Rats have been making headlines in Saskatchewan, resulting in many Albertans asking what they should be doing and what they should be watching for to ensure that Alberta remains rat-free.
“What Albertans need to keep in mind is that rats need ready access to three things – food, water and habitat,” says Rob Pulyk, inspector with Alberta Agriculture and Rural Development. “For farmers, especially those living in Ranges one, two and three, it is advisable to place rat bait between greenfeed and straw bales about every 20 feet. In addition, place bait under wooden grain bins and set up stations.
“The first step to control the infestation and migration of Norway rats into the province, it’s important to keep a watch for signs of an unwanted ‘visitor.’ Set up a bait station in your yard to monitor for rats. This can consist of an old tire propped-up on one end with a 2×4 on one end. Place the bait in the centre, put a plywood cover over top and weigh it down with a brick. You can monitor this station on a weekly basis for signs of rat visitation.”
Some steps farmers can take to keep their yards and farms rat free:
ensure that all garbage is placed in a metal bin with a tight lid
keep pet food indoors as pet food is very appealing to rats
seal off any half-inch or larger holes into your house by covering the hole with steel wool held in place by a 2×4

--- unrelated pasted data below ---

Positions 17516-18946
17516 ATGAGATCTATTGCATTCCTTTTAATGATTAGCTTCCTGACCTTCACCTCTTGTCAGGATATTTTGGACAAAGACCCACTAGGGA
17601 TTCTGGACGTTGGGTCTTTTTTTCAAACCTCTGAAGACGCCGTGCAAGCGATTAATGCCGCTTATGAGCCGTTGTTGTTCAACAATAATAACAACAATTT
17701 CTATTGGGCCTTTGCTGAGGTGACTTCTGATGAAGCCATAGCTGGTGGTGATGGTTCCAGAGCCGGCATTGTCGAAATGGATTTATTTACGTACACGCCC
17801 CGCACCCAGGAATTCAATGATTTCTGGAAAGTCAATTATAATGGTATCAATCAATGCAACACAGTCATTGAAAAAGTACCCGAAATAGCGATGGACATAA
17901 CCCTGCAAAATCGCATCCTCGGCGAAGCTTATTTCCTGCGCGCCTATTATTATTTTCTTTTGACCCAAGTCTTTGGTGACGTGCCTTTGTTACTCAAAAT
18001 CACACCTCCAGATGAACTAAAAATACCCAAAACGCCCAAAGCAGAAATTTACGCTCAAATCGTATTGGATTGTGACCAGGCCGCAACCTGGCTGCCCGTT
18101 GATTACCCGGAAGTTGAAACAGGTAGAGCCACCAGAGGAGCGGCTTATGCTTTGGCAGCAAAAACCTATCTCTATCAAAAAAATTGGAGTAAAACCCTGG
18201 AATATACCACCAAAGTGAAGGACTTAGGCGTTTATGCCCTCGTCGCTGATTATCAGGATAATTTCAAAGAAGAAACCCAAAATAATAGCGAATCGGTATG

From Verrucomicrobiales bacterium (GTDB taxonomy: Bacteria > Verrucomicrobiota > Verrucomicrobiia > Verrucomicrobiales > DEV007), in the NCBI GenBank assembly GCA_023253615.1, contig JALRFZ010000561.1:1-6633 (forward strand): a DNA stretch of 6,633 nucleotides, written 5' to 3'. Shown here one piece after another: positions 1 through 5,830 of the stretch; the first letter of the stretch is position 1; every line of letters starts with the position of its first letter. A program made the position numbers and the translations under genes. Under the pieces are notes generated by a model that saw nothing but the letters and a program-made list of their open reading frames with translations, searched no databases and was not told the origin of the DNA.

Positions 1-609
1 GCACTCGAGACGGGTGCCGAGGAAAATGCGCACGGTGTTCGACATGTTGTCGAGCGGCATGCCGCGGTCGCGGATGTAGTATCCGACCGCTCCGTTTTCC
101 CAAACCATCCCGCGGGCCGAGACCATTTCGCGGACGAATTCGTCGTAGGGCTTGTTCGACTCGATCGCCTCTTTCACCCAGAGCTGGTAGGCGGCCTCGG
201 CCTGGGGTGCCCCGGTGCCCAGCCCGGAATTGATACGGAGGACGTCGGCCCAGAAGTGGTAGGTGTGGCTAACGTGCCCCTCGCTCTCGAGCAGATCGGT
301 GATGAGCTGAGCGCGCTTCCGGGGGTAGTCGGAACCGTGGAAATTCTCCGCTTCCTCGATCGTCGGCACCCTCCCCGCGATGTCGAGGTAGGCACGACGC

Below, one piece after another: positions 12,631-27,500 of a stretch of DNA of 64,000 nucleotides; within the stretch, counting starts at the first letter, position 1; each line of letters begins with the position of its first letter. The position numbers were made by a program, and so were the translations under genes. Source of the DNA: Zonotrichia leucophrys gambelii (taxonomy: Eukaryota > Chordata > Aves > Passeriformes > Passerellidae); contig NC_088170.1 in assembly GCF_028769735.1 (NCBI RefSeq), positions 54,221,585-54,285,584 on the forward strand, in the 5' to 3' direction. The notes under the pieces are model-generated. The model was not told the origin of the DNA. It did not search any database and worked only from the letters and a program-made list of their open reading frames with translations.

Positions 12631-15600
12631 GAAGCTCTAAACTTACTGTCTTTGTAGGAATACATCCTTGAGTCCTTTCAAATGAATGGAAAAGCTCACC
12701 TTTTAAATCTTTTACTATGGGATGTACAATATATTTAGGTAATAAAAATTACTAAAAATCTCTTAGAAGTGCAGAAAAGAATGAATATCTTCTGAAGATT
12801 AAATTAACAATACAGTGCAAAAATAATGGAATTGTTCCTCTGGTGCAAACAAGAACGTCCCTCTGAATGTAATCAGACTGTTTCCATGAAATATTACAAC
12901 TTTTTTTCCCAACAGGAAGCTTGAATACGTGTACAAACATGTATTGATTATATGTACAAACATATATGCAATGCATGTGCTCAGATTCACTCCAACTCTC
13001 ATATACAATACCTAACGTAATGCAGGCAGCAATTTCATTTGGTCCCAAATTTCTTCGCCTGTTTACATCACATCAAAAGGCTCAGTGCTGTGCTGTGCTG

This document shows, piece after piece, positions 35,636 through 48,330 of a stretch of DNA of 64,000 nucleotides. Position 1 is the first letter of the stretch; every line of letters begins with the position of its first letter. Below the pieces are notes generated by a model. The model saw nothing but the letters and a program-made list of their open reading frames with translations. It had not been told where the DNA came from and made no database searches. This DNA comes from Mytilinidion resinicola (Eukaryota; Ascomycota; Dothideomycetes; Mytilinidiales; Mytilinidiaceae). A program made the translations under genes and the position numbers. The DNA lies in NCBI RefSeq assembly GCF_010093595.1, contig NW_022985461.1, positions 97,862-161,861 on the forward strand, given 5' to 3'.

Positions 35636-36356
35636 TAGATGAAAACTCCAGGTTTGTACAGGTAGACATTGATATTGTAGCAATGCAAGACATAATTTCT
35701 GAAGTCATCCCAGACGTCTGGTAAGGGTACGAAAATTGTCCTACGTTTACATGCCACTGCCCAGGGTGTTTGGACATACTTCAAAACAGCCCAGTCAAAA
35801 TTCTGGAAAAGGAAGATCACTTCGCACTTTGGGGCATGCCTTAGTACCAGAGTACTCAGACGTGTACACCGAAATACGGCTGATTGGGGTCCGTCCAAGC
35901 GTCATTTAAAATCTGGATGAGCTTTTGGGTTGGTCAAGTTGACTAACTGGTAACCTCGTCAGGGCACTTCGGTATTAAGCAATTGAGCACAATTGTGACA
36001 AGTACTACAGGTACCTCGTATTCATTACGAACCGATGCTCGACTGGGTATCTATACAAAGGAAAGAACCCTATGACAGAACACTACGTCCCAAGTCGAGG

keep grass around any structure very short – long grass makes a very appealing habitat for rats remove any wood or garbage piles along buildings
remove any old vehicles or equipment from the yard
“Farmers bringing in bales or equipment from out of province should make a check when they get to the Alberta border to ensure they haven’t picked up any hitchhiking rats,” says Pulyk. “When you get to your farm, check again to ensure that you haven’t brought any rats in with you.”
Although difficult to do, restricting water for rats by removing any access to water where possible. Water restriction will minimize the chance of rats creating a habitat on your farm.
“Checking bait stations on a weekly basis is an important step to ensuring that rats haven’t invaded your farm or yard,” says Pulyk. “Other things to look for are two-inch holes in bales or under structures. These holes are spaced approximately one to two feet apart with flattened grass ‘runways’ around and between them. Look for chew marks through wood, wire or cinder block concrete. Lastly, watch for visible signs such as rat scat, which are capsular-shaped up to three-quarters of an inch long, and dark brown to black in colour.”
Following these practices and keeping a watch for signs of rats are the first safeguards in keeping rats off your farm and out of your yard and home.
If you spot a rat or a rat nesting area, call the Ag-Info Centre at 310-FARM (3276) or your local Ag fieldman. It is important to NOT disturb the nest as doing so will likely result in the rats scattering, making it more difficult for the ag fieldmen or pest control officers to get control of the infestation.